People not vaccinated, or behind on their boosters, have a significantly higher chance of getting COVID-19 and variants such as Omicron. "For those people who are over it, but they haven't gotten vaccinated, Omicron is a signal that the coronavirus is not done with you yet," said Stephen Parodi, MD. "You do need to get that vaccination because it is clearly demonstrated that unvaccinated people are at really high risk for getting super sick and potentially dying. There's a fair amount of data now to suggest that you do significantly decrease your chance of getting infected at all if you have been boosted. And that if you do have a breakthrough infection, even with boosting, you're much less likely to be hospitalized or die from Omicron."

RELATED: Sure Signs You're Getting Omicron Now


Air Travel

Woman sitting in an airplane

Air travel is concerning for reasons other than the actual flight—it inevitably means being in close contact with others every step of the way. "When we think of flying, we also need to think in terms of the whole trip as an end to end process," says Rui Pombal, MD, medical director of the Aviation Medicine Centre and Travel Clinic at TAP Air Portugal Group Health Services. "It is in fact a journey that starts the moment you walk out the door to get into a vehicle—car, train or bus—that will take you to the airport, through airport procedures, flying itself, all the way to the activities you are going to engage in once you get to your destination. You cannot dissociate the risk from all those steps."

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The Most Common Way People Are Getting Covid Is…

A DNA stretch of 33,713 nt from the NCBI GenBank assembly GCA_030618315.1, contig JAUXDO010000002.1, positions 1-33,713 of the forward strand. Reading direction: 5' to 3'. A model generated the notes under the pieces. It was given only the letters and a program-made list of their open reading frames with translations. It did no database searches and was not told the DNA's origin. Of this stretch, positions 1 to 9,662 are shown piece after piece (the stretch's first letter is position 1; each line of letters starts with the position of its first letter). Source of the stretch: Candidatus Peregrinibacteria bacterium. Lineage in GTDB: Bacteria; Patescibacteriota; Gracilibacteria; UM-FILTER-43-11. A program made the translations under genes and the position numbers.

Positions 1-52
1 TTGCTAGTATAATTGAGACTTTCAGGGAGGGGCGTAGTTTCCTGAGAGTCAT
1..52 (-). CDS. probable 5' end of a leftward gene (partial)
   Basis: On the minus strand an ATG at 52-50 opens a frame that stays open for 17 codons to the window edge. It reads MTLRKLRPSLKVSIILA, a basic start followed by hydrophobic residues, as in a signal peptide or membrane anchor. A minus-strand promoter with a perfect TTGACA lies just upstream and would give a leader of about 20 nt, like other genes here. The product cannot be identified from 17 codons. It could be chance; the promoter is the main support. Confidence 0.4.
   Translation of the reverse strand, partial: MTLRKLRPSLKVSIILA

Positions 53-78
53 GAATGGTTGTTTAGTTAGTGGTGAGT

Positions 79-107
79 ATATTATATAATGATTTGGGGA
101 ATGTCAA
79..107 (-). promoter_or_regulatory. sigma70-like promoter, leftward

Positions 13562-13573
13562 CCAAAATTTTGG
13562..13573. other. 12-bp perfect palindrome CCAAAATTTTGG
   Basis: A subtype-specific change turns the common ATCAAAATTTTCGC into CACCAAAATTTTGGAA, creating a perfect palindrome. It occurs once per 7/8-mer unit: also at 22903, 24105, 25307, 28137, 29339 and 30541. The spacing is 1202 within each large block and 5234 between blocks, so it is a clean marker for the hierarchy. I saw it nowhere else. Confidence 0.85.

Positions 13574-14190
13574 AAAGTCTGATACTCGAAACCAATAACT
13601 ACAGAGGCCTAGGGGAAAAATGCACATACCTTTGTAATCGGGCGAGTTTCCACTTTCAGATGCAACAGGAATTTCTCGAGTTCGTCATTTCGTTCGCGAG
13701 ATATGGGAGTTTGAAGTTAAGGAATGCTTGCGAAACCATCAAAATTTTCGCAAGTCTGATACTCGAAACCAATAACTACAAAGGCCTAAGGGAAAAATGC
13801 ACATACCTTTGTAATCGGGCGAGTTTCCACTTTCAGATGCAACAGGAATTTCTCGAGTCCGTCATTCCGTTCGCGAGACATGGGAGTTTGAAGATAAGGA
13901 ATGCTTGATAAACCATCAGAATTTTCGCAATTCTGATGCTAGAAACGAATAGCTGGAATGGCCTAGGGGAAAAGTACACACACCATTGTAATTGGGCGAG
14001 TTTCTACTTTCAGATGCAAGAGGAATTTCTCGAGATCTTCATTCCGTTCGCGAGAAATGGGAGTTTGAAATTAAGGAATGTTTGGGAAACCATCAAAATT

Couple sitting together

Person-to person transmission is still the number one reason people are catching COVID-19, according to the World Health Organization: "Current evidence suggests that the virus spreads mainly between people who are in close contact with each other, for example at a conversational distance. The virus can spread from an infected person's mouth or nose in small liquid particles when they cough, sneeze, speak, sing or breathe." Aside from social distancing, the best way to prevent this from happening is to wear a mask. "We do encourage all Americans to wear a well-fitting mask to protect themselves and prevent the spread of COVID 19," says CDC director Rochelle Wolensky. "And the recommendation is not going to change. What I will say is the best mask that you wear is the one that you will wear, and the one you can keep on all day long, that you can tolerate in public indoor settings and tolerate where you need to wear it."

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How to Stay Safe Out There

Family after getting covid-19 vaccine.

Follow the public health fundamentals and help end this pandemic, no matter where you live—get vaccinated or boosted ASAP; if you live in an area with low vaccination rates, wear an N95 face mask, don't travel, social distance, avoid large crowds, don't go indoors with people you're not sheltering with (especially in bars), practice good hand hygiene, and to protect your life and the lives of others, don't visit any of these 35 Places You're Most Likely to Catch COVID.

Ferozan Mast
Ferozan Mast is a science, health and wellness writer with a passion for making science and research-backed information accessible to a general audience. Read more about Ferozan